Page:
Exploring Creative Writing with Your Child

Exploring Creative Writing with Your Child

Creative writing can help your child on both an academic and personal level and will teach them skills that may even come in handy when they embark on a career path. Children naturally have wonderful imaginations and it’s a good idea for bot parents and teachers to cultivate this ability through creative writing challenges. There are a number of ways parents can help, even if their child seems to struggle with creative writing. Here are some tips from a private school in London to help you get started:


Read with your child as regularly as you can to help boost their general vocabulary and help improve their spelling and grammar. Reading with your child is also a great way to introduce them to a range of authors, genres, and different writing styles. Bedtime is a great opportunity for you to read together. Once your child has developed certain preferences when it comes to works of literature, you could ask them to re-write the ending to one of their favourite books or write a short story in the style of their favourite author. Encourage them to think outside of the box and put their imaginations to the test!


When carrying out creative writing activities with your child, make sure they choose a topic that they find truly interesting, otherwise the activity will become boring for them very quickly. If they’re actually interested in a particular genre, let them explore it so that they find the task enjoyable rather than see it as a chore.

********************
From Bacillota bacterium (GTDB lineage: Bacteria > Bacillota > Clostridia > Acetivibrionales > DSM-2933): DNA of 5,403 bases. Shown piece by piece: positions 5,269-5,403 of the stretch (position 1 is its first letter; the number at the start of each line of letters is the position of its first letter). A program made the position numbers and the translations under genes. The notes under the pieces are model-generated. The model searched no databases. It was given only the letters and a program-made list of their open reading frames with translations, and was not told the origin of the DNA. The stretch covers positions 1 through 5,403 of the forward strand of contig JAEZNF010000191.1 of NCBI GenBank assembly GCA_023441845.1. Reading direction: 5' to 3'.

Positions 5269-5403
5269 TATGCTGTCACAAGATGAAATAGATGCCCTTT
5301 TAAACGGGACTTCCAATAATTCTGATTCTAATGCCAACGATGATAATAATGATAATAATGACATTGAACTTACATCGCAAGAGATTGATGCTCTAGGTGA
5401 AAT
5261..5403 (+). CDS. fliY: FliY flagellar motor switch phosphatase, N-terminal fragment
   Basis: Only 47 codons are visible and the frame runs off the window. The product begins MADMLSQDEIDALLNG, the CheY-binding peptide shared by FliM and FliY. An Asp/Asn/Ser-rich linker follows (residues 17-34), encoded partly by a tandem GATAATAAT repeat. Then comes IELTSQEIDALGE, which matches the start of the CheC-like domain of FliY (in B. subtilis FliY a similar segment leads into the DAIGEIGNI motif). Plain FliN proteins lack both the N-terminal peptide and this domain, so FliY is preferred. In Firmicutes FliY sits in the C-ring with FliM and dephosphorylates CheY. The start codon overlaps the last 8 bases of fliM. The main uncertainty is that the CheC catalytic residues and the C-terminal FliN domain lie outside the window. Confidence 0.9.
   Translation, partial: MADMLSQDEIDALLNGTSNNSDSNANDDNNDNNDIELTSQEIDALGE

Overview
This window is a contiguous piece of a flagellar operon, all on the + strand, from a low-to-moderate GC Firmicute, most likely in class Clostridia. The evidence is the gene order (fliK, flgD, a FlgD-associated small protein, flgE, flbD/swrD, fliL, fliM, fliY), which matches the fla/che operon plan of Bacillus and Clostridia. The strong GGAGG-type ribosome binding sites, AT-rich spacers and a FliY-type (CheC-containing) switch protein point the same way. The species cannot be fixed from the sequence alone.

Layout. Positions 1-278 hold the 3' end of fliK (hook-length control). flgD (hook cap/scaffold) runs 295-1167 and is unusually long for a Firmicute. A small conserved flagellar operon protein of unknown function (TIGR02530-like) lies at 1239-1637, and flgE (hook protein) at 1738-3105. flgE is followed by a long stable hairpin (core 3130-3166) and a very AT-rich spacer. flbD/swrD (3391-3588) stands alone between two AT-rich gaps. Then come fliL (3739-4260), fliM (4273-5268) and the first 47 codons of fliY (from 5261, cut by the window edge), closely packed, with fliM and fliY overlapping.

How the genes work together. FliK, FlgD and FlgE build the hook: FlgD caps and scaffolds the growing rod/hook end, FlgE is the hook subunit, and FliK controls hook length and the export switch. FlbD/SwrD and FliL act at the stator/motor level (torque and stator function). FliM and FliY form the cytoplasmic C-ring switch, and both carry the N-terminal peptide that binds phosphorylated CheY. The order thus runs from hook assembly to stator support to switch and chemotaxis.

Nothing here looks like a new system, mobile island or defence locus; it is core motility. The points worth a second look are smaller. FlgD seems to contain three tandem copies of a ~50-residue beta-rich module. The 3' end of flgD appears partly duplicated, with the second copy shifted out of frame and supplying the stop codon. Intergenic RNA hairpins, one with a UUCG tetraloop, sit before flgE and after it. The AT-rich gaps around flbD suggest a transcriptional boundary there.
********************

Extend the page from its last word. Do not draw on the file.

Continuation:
Encourage your child to put together a thorough plan before they start a short story exercise. Without one, they won’t have much of a direction and the task will drag on. Try mind mapping all of the words and phrases that could be associated with the story and ask your child to think about the beginning, middle and end. If you want to be really clever, you could do some research and learn about Todorov’s theory and share what you have discovered with your child, to make them a better writer. 


If your child is struggling to get started, you could give them an opening sentence to open with. Alternatively, you could suggest a particular problem that the characters have to solve. Try and make the experience a fun, bonding activity, rather than a piece of homework. 


*This is a collaborative post.

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